While Luyten is hesitant to put an exact figure on the share of global tobacco production lost to infestation—estimated by some at 1 percent—he says the concern extends beyond the lost volumes. “In the end, it’s all about getting the counts down in the factory and making sure the cigarette beetle will never be found in one of [the] manufacturers’ finished products on the market,” he says.

Luyten is encouraged that customers are increasingly aware of the need to keep their products clean after infestation treatment. “By using controlled atmosphere, we are able to ensure a 100 percent mortality of all life stages of the cigarette beetle, but once that’s performed, we have to protect the materials to keep them clean, something we pushed from the beginning but which wasn’t picked up directly. Nowadays, clients are more aware of this and are more willing to investigate the possibilities.”

Preventing a new invasion

Re-infestation remains an important risk, not only for CA but for all treatments. “Once the treatment is performed, re-infestation is always possible,” says Luyten. “We always discuss this topic with our clients and try to find the best solution in this scenario. Each project is different, and we have to decide whether we will treat the product just before shipment, i.e., export, or whether we treat the incoming product. We also need to assess what the flow of the product is after treatment and in which area the location is—is it colder or in a tropical climate? There are many possibilities on the market, but it always has to be clear that optimum conditions need to be created to avoid re-infestation. Unlike with CA systems, however, a 100 percent mortality rate can’t be guaranteed.”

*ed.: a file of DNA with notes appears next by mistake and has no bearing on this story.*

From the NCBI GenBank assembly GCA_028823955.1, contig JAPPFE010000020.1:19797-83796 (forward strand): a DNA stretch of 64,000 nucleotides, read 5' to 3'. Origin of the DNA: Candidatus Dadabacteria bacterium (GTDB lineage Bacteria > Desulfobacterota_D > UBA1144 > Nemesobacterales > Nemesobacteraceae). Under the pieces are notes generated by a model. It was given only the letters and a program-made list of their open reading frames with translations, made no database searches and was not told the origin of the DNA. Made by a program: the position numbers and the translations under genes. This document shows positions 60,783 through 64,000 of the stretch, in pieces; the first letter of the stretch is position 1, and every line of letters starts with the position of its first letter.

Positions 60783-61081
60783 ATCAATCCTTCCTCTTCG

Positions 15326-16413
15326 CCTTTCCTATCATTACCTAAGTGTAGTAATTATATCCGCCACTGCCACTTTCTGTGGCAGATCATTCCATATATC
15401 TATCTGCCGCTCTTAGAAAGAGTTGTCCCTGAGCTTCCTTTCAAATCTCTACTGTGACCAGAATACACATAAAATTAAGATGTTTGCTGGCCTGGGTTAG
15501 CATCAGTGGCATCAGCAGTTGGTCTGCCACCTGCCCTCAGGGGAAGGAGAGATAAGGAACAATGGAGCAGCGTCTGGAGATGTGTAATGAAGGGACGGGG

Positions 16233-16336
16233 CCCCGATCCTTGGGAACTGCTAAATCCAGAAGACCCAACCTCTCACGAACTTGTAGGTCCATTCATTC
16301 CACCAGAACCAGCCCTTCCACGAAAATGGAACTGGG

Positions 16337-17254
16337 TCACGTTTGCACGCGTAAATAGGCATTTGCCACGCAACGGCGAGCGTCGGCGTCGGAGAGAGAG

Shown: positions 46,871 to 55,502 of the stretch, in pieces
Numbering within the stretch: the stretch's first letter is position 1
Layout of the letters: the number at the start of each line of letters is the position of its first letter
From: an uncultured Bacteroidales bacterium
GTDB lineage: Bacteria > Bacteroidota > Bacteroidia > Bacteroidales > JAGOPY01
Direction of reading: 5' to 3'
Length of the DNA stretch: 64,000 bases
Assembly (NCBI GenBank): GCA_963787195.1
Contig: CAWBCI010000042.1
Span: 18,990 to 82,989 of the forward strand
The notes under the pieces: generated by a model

To help avoid re-infestation after CA treatment, b-Cat’s subsidiary vQm a few years ago developed a method to vacuum-pack tobacco. The technology has since been refined. A patented valve enables flushing the vacuum-packed plastic with N2 or CO2 in a process called modified atmosphere packaging. It ensures insect-free packaging from the moment of packaging to arrival at the end user, according to vQm. Additionally, modified atmosphere packaging reduces oxidation, conserves the product and keeps moisture levels stable.